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Hidden Figures’ Mary Jackson Gets Special Honor in Hampton Neighborhood

The Olde Hampton neighborhood center will be named after Mary Jackson, a Hampton native and one of the first women of color to work at NASA Langley.

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HAMPTON

The Olde Hampton neighborhood center will be named after Mary Jackson, a Hampton native and one of the first women of color to work at NASA Langley.

Dozens recently attended a Hampton City Council meeting for the renaming of the $3.5 million Olde Hampton neighborhood center. Hampton City Council voted unanimously on March 14 to name the center after Johnson, according to news reports. The Mary Jackson Center will replace the original old Hampton neighborhood center that was at 201 Lincoln Street.

Last July, members of Local 8888 of the United Steelworkers lobbied the City Council to have a public place named for Jackson, who died in 2005, grew up in Olde Hampton, and was a science education advocate.

Some members of Jackson’s sorority Alpha Kappa Alpha attended the recent meeting to pay tribute to the pioneering engineer, whose life was featured in the book and movie “Hidden Figures,” by Hampton native Margot Lee Shetterly.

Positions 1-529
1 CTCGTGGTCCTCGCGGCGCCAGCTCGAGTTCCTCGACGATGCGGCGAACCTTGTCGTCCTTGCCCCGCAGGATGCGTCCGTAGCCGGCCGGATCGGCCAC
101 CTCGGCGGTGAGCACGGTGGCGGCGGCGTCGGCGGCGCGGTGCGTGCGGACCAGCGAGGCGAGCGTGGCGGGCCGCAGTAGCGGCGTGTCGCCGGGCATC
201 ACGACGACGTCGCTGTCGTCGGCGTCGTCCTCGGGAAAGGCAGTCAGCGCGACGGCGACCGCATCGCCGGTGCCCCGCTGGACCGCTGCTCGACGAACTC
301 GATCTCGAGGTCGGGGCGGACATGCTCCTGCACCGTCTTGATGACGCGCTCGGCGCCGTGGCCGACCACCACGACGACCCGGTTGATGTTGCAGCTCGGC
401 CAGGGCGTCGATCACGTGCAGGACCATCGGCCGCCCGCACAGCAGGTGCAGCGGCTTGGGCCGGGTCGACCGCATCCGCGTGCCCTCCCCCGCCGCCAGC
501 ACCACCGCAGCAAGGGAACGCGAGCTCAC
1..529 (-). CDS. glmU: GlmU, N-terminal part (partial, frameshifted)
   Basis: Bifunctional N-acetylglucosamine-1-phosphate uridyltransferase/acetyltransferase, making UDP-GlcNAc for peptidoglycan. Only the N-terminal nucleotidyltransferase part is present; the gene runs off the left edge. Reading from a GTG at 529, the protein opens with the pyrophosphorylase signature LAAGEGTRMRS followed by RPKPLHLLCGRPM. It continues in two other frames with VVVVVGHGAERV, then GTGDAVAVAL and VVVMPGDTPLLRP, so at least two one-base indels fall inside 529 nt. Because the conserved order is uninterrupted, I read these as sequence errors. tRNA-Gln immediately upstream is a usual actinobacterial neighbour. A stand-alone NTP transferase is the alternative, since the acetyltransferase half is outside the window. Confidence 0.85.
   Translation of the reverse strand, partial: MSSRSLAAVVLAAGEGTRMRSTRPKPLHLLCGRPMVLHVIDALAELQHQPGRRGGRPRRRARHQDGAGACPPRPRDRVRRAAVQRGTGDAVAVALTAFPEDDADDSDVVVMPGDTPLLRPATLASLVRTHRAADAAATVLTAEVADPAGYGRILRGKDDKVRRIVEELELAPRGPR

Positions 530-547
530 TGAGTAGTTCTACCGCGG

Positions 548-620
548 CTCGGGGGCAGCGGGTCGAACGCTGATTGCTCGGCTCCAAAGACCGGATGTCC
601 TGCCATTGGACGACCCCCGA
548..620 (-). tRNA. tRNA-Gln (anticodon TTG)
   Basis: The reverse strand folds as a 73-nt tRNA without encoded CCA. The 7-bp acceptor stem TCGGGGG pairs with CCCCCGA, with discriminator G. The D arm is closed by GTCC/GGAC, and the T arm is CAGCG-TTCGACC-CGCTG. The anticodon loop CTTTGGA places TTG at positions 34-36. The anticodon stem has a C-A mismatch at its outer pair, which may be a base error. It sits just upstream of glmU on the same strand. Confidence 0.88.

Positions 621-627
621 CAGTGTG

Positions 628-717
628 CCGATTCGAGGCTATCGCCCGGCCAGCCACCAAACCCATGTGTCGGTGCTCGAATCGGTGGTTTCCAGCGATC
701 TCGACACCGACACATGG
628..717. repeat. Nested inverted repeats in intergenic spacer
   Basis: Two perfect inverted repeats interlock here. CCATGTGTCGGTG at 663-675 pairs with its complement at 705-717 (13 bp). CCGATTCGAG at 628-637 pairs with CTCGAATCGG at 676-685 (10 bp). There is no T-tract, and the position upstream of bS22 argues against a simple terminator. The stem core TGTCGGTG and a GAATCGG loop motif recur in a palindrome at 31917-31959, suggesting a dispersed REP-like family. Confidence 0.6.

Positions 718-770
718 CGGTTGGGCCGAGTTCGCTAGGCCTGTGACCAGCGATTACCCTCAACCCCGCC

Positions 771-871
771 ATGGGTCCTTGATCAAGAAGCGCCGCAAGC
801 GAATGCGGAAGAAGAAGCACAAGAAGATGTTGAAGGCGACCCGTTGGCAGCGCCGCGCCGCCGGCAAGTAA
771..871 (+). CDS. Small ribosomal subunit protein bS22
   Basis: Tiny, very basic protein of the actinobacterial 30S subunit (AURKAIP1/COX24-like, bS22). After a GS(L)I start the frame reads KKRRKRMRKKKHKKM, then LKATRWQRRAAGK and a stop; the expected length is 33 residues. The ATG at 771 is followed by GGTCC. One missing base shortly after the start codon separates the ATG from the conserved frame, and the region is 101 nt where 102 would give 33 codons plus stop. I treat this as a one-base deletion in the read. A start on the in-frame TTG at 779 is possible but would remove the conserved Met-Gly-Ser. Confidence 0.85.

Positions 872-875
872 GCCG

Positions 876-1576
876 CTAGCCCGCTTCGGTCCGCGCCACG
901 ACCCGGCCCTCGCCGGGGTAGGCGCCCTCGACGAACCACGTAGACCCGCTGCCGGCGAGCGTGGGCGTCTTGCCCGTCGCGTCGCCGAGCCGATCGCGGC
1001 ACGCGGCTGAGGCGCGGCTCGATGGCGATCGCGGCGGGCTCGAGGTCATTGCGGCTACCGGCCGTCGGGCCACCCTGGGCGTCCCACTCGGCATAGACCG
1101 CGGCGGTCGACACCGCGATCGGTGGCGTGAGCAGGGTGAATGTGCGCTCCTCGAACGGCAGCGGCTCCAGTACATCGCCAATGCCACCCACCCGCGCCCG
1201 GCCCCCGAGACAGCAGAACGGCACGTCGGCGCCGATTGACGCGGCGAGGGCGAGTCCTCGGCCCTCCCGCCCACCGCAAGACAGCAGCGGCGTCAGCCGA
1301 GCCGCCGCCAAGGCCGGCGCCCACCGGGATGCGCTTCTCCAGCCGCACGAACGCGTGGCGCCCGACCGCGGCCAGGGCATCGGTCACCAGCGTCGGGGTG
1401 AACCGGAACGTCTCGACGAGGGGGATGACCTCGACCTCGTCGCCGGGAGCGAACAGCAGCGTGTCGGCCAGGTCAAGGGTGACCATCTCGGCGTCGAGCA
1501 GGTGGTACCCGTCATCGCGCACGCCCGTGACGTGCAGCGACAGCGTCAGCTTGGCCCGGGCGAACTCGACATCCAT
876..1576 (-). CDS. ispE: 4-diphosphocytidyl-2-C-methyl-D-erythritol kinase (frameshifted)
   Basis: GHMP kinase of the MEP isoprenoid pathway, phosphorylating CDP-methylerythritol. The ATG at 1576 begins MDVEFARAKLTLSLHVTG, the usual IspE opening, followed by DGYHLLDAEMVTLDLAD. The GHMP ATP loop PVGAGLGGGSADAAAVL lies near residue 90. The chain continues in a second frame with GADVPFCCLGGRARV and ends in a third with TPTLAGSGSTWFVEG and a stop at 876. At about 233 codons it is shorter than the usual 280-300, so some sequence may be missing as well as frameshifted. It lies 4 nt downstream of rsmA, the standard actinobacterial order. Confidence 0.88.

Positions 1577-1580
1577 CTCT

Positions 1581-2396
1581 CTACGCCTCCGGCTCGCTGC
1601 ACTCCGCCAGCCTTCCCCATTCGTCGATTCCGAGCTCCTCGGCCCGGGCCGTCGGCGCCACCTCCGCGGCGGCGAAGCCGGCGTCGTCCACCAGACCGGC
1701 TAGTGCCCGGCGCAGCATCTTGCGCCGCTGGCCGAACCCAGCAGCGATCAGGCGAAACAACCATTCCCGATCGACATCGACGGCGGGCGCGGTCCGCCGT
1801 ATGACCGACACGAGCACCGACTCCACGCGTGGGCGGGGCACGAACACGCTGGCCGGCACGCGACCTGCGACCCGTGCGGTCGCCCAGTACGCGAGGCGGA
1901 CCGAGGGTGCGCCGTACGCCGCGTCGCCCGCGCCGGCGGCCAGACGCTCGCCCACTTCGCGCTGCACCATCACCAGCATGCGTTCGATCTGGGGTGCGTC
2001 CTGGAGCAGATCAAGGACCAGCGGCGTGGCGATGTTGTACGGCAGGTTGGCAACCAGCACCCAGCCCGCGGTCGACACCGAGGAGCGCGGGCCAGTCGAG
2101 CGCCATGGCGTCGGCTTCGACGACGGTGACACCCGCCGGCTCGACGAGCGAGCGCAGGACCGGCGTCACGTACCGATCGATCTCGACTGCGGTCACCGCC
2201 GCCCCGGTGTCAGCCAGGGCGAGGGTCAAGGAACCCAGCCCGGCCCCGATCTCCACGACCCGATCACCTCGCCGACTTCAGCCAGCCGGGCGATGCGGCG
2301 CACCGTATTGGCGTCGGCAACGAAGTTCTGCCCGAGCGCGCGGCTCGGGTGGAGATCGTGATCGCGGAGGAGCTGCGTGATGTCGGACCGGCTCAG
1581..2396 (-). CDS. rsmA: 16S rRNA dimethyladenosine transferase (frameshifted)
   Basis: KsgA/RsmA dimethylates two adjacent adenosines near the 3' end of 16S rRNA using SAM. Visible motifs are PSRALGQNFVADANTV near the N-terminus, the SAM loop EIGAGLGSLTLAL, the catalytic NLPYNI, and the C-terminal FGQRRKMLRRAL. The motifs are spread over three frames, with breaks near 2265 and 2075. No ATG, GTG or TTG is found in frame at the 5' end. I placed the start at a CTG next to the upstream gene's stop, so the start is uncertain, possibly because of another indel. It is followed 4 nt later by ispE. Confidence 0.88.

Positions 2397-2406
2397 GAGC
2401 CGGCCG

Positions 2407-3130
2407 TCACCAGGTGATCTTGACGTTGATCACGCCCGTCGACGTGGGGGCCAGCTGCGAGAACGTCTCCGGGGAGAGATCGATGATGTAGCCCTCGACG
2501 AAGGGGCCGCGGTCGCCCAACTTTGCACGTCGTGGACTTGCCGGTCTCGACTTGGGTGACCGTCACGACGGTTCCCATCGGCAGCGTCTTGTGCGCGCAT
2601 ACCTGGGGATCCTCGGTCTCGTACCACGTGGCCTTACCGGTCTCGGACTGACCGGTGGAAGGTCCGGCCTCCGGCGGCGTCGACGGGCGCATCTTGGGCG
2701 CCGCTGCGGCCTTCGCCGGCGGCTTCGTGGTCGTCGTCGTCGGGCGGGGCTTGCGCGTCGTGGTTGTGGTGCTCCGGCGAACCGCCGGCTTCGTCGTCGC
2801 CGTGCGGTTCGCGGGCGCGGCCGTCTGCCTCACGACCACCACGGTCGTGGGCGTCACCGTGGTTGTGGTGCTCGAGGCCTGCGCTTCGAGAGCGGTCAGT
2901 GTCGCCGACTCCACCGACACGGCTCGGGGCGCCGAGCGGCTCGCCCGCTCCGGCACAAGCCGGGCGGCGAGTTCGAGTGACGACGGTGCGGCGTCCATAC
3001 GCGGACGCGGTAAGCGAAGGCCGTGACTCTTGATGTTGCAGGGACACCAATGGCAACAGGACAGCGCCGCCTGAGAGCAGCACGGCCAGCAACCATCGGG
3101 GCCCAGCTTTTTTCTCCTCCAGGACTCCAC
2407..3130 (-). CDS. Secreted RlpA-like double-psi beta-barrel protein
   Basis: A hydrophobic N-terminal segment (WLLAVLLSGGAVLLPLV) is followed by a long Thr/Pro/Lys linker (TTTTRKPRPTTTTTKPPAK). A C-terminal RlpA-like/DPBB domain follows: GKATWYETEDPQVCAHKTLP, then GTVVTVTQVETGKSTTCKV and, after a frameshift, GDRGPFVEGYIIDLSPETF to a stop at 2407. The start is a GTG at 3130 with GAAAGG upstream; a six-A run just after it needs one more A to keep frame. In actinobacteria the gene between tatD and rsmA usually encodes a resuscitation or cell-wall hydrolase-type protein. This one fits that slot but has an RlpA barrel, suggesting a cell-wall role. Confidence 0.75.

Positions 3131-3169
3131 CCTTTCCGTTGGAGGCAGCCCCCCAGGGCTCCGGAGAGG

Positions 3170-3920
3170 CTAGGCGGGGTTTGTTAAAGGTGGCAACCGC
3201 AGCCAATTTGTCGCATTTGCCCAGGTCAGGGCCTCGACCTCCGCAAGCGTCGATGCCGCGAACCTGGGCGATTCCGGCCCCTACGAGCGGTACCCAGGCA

Local officials and neighborhood citizen groups are finalizing the types of programs that will be featured at the center, according to news reports. The city is also seeking to hire a firm for the building design.

Vice Mayor Linda Curtis said there is not a set location for the new Mary Jackson Neighborhood Center.

The original Olde Hampton Neighborhood Center, located in Grant Park, closed in 2015 because the building was deteriorated. In previous years, City Council had allocated $3.5 million in its capital improvement budget to construct a neighborhood center.

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The Olde Hampton Neighborhood Network Center opened in early 2016 at 125 Franklin St. and serves as the temporary center.

Jackson, a 1942 Hampton University graduate was one of NASA’s first engineers of color in 1958. She retired as an aeronautical engineer 27 years later.

“She took in students from Hampton Institute,” said Dwight Kirk, media liaison for Local 8888. “She gave free lessons in math to people in neighborhoods whose parents couldn’t pay.”

According to her biography on the NASA website, in the 1970s, she helped the youngsters in the science club at Hampton’s King Street Community center build their own wind tunnel and use it to conduct experiments.

She served as the chair of one of the center’s annual United Way campaigns, was a Girl Scout troop leader for more than three decades, and a member of the National Technical Association (the oldest African-American technical organization in the United States).

She and her husband Levi had an open-door policy for young Langley recruits trying to gain their footing in a new town and a new career.

By Rosaland Tyler

Associate Editor

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